I personally chafe at this definition. But not because I have the slightest interest in writing something very gory or explicitly sexual. I don’t wander to my desk in the morning thinking, “Drat! Another day of not torturing children. I feel so restricted.” Because, believe me, I don’t. I just hate it that my subgenre is defined by so many people by what’s NOT in it. If what were important is what’s not in it, I could hand 350 blank pages in to my publisher and be done with it.

Is that final restriction why cozy mysteries can’t be “good?”

After all, if cozy authors deal with murder at such a remove that we can’t describe the horror or the sorrow, and can’t evince those emotions in our audience, then can we really be writing something “good?” I would argue we can, because I have seen many cozy authors very skillfully evoke the horror of unexpected, violent death by focusing on the reactions and emotions of the characters, rather than the blood and the guts. If anything, I think that’s harder and requires more skill.

So that’s not a reason a cozy mystery can’t be “good.”

Is it that cozies can’t be good because there is too much formula required? I don’t think so. Most crime fiction has to contend on some level with audience expectations as to form. As does most prose fiction. As did Shakespeare in his comedies, histories, tragedies and sonnets.

Nope, audience expectations don’t mean cozies can’t be good.

Slide12Is it that cozies usually deal with the small and domestic? Can a book that ignores the vast sweep of history or the maelstrom of current events or the conundrum of the human condition be “good?”

Well, first of all, most cozies don’t ignore those things. Almost all take place in a certain place at a certain time. While they might look at human issues from the inside out, or from specific to the general, instead of the other way around, that doesn’t mean they ignore them.

But also, lots of people have written lots of great, great literary fiction about the domestic realm. In fact, making big events real by showing the way they affect specific people is one of the hallmarks of great fiction writing.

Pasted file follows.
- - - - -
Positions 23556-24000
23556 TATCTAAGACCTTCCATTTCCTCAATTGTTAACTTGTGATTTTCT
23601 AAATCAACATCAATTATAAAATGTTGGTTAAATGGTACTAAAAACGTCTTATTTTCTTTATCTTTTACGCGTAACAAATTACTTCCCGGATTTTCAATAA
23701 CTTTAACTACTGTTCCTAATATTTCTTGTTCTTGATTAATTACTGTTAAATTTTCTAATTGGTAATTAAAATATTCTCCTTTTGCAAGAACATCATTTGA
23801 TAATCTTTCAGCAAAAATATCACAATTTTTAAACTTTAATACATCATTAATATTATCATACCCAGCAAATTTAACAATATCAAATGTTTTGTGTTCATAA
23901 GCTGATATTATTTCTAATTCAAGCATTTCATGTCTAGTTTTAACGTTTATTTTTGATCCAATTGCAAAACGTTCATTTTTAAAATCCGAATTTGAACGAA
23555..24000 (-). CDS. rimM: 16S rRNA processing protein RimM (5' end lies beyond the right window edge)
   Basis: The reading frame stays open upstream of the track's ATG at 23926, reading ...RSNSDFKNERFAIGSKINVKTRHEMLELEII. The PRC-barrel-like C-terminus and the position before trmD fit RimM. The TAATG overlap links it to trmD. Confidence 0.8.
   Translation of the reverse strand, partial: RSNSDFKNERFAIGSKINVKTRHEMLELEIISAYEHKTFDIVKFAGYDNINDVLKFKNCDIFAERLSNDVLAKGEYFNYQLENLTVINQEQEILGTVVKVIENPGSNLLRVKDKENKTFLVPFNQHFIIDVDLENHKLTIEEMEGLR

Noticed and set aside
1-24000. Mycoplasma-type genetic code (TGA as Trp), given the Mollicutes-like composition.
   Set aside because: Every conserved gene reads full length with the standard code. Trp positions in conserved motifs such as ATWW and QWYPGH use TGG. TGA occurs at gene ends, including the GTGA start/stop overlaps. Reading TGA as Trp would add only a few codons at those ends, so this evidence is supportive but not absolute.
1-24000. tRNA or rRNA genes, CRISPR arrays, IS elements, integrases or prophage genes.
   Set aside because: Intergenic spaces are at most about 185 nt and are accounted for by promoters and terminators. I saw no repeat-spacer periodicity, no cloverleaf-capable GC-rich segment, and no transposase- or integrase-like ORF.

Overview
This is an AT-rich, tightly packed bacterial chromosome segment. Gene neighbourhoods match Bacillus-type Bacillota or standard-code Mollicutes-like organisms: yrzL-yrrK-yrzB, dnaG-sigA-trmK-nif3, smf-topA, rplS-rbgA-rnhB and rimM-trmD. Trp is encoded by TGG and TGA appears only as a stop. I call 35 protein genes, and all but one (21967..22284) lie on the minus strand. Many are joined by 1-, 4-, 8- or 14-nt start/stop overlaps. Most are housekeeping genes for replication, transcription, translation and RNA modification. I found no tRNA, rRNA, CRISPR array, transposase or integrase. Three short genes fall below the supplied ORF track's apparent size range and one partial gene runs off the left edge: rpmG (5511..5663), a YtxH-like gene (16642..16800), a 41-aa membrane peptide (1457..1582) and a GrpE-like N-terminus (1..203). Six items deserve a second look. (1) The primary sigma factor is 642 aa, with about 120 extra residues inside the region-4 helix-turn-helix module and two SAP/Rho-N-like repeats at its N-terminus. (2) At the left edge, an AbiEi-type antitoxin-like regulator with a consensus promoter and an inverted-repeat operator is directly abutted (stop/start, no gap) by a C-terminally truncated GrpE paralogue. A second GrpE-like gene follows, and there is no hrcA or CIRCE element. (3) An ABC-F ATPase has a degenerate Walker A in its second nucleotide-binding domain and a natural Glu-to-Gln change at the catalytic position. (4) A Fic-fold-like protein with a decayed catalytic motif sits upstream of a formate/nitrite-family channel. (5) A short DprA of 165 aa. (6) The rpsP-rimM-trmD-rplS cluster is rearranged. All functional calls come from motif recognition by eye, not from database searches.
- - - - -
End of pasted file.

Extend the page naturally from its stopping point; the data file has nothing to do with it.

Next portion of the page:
So that’s not the reason cozies can’t be good.

So now let’s talk about the elephant in the room. Both of the subgenres at the bottom of the “respect” heap in crime fiction-romantic suspense and cozies– are primarily written by women for women. Is that why cozies can’t be good?

That is, of course, ridiculous. Or I wish it were.

For me, the best books transport me. They take me to a place outside of myself. When that happens, my problems, petty and serious, recede for a time, and the lives of others, the lives of characters, become primary. I learn about professions, human communities and places I can’t learn about from my friends. And I care what happens to the characters.

This is what I think of as the four Es of reading fiction–escape, entertainment, education and empathy.

You don’t need all four in every book, but you probably need three for a book to be satisfying. Or I do. I also need a level of complexity of prose, structure, plot and character  to engage me. I can’t be transported if any of those elements are so simply rendered that I can still mentally balance my check book while reading.

That’s my definition of a good book. Is there anything in my personal definition of a good book that says cozies can’t be good? Nope, not seeing it.

So that’s how I got comfortable with spending my time, blood, sweat, and tears writing cozies. And that’s why I say it loud and proud whenever people ask me what I write. Because there is no reason on earth someone can’t write a cozy that is also a good book.

John T. Irwin described literary mysteries as ones you can re-read and get something new out of each time, even though you know the solution. Do you think that could ever happen with a cozy?

I know I haven’t achieved it, but the fact that it is “out there” means there is something to aspire to.

Readers, have at it. Do you think cozies can be “good” books? Why can’t they get any respect? Does it matter? Does it matter to you?

76 Thoughts

  1. Another amazing post, Barb. I think cozies might be getting more respect lately. Or maybe that’s just my myopia, since that’s the world I’m immersed in. Of course I think they can be good books, and I’ve read a few lately that have upped the ante.